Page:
Rhodes is a popular tourist destination, and of course we saw plenty of popular sites (such as the grandmaster’s palace). Filerimos had a few tourists too, but not as many.
I frequently like to operate on the plan of going wherever all the tourists aren’t. And so, on Filerimos, that meant seeing what was behind the monastery. It started with this peaceful tree-lined path.
And the deserted, but intentionally open, gate led to the remains of a Byzantine fortress, which had been a staging area for both the Knights and the Ottomans before their campaigns to capture Rhodes. It also provided incredible views of the surrounding countryside.
The first historic site we had visited on our trip was the Acropolis of Lindos, parts of which are 2300 years old. Here’s a view of the mountain from the rooftop of the Kalypso, our favorite restaurant in Lindos.
The columns of the temple to Athena Lindia are visible, and of course so are the walls.
The road up to the acropolis is accessible only on foot or by donkey. It is apparently the only road that has ever been used to get to the acropolis. Here is the partially-restored grand portico to the temple.
There’s an old Christian church (4th century, if memory serves) at the Acropolis too.
The Acropolis makes some pretty good use of natural defenses too. Here’s a view from one level of it. There’s a manmade wall up there at the very top. And, of course, the beautiful Aegean always in the background.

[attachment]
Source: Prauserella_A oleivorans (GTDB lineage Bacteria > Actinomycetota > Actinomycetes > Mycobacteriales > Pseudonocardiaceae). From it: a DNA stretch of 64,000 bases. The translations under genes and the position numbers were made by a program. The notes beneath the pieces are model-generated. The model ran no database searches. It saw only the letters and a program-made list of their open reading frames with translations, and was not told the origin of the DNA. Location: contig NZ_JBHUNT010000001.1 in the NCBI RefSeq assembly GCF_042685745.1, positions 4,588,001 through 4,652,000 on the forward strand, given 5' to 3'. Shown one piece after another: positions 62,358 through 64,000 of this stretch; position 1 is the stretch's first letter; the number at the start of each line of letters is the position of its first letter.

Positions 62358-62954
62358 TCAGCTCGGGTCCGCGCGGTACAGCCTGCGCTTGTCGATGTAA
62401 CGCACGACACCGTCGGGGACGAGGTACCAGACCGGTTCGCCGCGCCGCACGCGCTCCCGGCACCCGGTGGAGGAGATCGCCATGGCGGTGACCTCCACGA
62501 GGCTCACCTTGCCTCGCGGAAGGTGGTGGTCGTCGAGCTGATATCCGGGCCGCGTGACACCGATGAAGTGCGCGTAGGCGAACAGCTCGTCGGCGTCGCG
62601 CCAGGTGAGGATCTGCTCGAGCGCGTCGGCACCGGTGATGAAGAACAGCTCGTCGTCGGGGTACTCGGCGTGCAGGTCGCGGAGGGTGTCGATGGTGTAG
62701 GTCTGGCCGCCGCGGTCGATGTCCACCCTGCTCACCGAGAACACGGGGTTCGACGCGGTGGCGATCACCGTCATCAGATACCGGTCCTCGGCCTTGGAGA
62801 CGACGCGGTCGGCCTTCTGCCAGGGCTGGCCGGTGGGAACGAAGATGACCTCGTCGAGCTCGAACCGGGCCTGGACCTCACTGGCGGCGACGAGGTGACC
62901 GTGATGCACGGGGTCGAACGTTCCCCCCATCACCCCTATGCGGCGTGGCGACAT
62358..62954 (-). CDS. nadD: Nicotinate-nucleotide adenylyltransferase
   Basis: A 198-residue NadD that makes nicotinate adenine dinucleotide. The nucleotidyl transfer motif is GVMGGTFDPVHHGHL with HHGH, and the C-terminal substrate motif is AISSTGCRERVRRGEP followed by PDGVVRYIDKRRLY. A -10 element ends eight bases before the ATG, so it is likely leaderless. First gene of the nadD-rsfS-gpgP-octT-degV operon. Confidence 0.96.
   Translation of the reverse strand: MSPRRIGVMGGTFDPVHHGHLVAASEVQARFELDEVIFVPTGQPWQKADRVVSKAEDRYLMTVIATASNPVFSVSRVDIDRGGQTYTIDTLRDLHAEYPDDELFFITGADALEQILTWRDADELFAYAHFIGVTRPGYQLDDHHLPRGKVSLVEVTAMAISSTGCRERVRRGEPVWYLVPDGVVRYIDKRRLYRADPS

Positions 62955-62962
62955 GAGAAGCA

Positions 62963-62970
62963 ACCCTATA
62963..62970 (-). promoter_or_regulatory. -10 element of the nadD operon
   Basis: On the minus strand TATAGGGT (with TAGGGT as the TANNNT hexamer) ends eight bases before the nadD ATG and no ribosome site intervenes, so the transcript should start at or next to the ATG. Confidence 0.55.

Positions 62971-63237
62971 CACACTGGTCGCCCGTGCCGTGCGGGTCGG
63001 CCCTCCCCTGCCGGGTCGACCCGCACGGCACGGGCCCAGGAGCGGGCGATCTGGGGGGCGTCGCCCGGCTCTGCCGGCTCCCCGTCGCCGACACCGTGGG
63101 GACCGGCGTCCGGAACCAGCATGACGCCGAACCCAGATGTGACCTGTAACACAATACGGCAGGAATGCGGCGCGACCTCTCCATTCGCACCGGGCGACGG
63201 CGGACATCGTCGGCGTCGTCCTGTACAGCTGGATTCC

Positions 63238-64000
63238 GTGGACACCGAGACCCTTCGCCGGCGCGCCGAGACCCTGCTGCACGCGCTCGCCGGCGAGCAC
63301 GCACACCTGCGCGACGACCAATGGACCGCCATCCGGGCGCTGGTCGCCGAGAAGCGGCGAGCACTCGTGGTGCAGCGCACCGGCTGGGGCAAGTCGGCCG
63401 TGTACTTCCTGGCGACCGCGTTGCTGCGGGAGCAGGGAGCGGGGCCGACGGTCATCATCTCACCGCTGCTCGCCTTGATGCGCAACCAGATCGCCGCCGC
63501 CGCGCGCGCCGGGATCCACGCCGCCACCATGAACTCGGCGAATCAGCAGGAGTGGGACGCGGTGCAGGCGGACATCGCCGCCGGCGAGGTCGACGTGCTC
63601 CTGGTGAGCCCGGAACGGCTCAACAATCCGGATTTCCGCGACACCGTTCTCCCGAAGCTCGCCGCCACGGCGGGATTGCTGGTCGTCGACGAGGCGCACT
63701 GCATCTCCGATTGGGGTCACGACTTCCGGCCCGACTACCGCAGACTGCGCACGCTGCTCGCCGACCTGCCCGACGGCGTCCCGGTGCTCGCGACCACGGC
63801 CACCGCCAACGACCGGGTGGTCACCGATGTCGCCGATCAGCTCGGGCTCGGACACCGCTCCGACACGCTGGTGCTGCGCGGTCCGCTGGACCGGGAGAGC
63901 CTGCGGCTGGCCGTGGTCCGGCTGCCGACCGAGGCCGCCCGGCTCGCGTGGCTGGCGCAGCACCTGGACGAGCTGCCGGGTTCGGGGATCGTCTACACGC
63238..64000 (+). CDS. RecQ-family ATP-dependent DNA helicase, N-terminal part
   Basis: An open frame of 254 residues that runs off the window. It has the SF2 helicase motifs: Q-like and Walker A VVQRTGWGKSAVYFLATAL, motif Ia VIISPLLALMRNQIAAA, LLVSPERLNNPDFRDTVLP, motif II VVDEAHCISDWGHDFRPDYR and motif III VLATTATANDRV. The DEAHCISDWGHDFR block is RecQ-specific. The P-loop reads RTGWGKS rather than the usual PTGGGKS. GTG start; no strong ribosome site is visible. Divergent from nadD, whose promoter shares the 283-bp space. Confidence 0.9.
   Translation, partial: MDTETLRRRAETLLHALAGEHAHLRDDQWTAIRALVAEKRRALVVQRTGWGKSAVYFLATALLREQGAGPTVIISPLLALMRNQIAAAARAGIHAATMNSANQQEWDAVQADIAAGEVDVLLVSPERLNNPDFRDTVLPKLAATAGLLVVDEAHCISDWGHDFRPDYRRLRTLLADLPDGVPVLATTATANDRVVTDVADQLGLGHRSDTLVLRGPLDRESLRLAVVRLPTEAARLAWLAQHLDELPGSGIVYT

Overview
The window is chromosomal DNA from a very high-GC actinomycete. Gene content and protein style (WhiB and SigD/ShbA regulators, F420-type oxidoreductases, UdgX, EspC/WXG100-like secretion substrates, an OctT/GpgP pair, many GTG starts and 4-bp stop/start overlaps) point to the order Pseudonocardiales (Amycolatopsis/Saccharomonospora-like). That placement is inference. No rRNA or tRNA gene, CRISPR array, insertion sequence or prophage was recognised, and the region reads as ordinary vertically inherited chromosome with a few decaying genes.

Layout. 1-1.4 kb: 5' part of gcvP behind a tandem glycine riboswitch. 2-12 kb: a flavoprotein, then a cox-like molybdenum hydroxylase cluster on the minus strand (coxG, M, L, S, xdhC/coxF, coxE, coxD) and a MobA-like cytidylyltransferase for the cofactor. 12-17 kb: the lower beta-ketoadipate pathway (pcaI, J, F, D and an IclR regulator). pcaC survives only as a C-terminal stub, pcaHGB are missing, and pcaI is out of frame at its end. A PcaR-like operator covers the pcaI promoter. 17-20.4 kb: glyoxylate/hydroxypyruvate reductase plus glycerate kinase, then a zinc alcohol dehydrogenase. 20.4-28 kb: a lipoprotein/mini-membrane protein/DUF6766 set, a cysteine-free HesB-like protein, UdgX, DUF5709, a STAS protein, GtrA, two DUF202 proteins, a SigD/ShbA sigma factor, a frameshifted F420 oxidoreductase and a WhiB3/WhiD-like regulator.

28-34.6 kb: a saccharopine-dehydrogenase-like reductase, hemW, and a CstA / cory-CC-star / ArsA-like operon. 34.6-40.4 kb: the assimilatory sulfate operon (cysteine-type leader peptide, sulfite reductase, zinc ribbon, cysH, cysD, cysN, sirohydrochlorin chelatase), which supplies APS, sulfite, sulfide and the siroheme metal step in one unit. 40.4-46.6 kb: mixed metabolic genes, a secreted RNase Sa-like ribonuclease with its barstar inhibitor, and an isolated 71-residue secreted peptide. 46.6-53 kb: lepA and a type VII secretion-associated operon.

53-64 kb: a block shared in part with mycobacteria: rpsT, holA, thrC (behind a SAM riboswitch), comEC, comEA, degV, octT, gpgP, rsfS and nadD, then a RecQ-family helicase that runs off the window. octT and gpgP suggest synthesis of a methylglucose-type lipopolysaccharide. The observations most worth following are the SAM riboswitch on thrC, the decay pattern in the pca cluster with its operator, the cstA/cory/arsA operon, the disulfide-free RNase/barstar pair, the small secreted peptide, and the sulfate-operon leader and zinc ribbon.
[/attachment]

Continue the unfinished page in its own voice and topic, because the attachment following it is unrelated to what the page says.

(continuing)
There are lots of cats on Rhodes. Here is a kitten napping at the top of the Lindos Acropolis:
Lindos itself is a beautiful town. Here’s one of the quieter streets:
Notice the pebble steps leading into the houses – those intricate pieces of artwork are all over.
This post won’t be complete without the story of our visit to the Acropolis of Rhodes. We walked there from Old Town. At the Acropolis, there are the remains of a temple to Apollo, an ancient theater, and an ancient stadium where qualifying matches for the Olympics were held.
As we got closer to the area, we were repeatedly passed by people dressed in uniforms of various types. And as we got there, we joined a stream of people entering the area. The ancient stadium had apparently thousands of people in it, country names were being read off over the loudspeakers, policemen wielding machine guns were standing by, and we had absolutely no idea what was going on.
At this point, you can appreciate the difference between Terah and me. Terah thought that we have no idea what is happening, she was tired from the walk, and so thought we should just leave. I thought that we have no idea what is happening, which is a great reason to stay. So Terah opted to sit and read a bit under some trees while I explored.
Here’s a view of the stadium as it was emptying out, seen from the theater:
I explored the temple and theater, and eventually we were ready to head back. We knew there was a bus back to the New Market (from where we could get a bus back to our hotel), but didn’t know where the bus stop was. The obvious place to ask were the policemen, which I thought I would do. Terah thought she would just stay sitting under the trees, on the grounds that the policemen nearest us were all carrying machine guns and perhaps wouldn’t like to be disturbed. This led to my cryptic tweet:
“Only ONE of us is the kind of person that goes up to guys with machine guns to ask what’s happening.” – Me to Terah today
They told me that it was the preparations for the opening ceremony for a global shooting contest, and also gave me directions to the bus stop.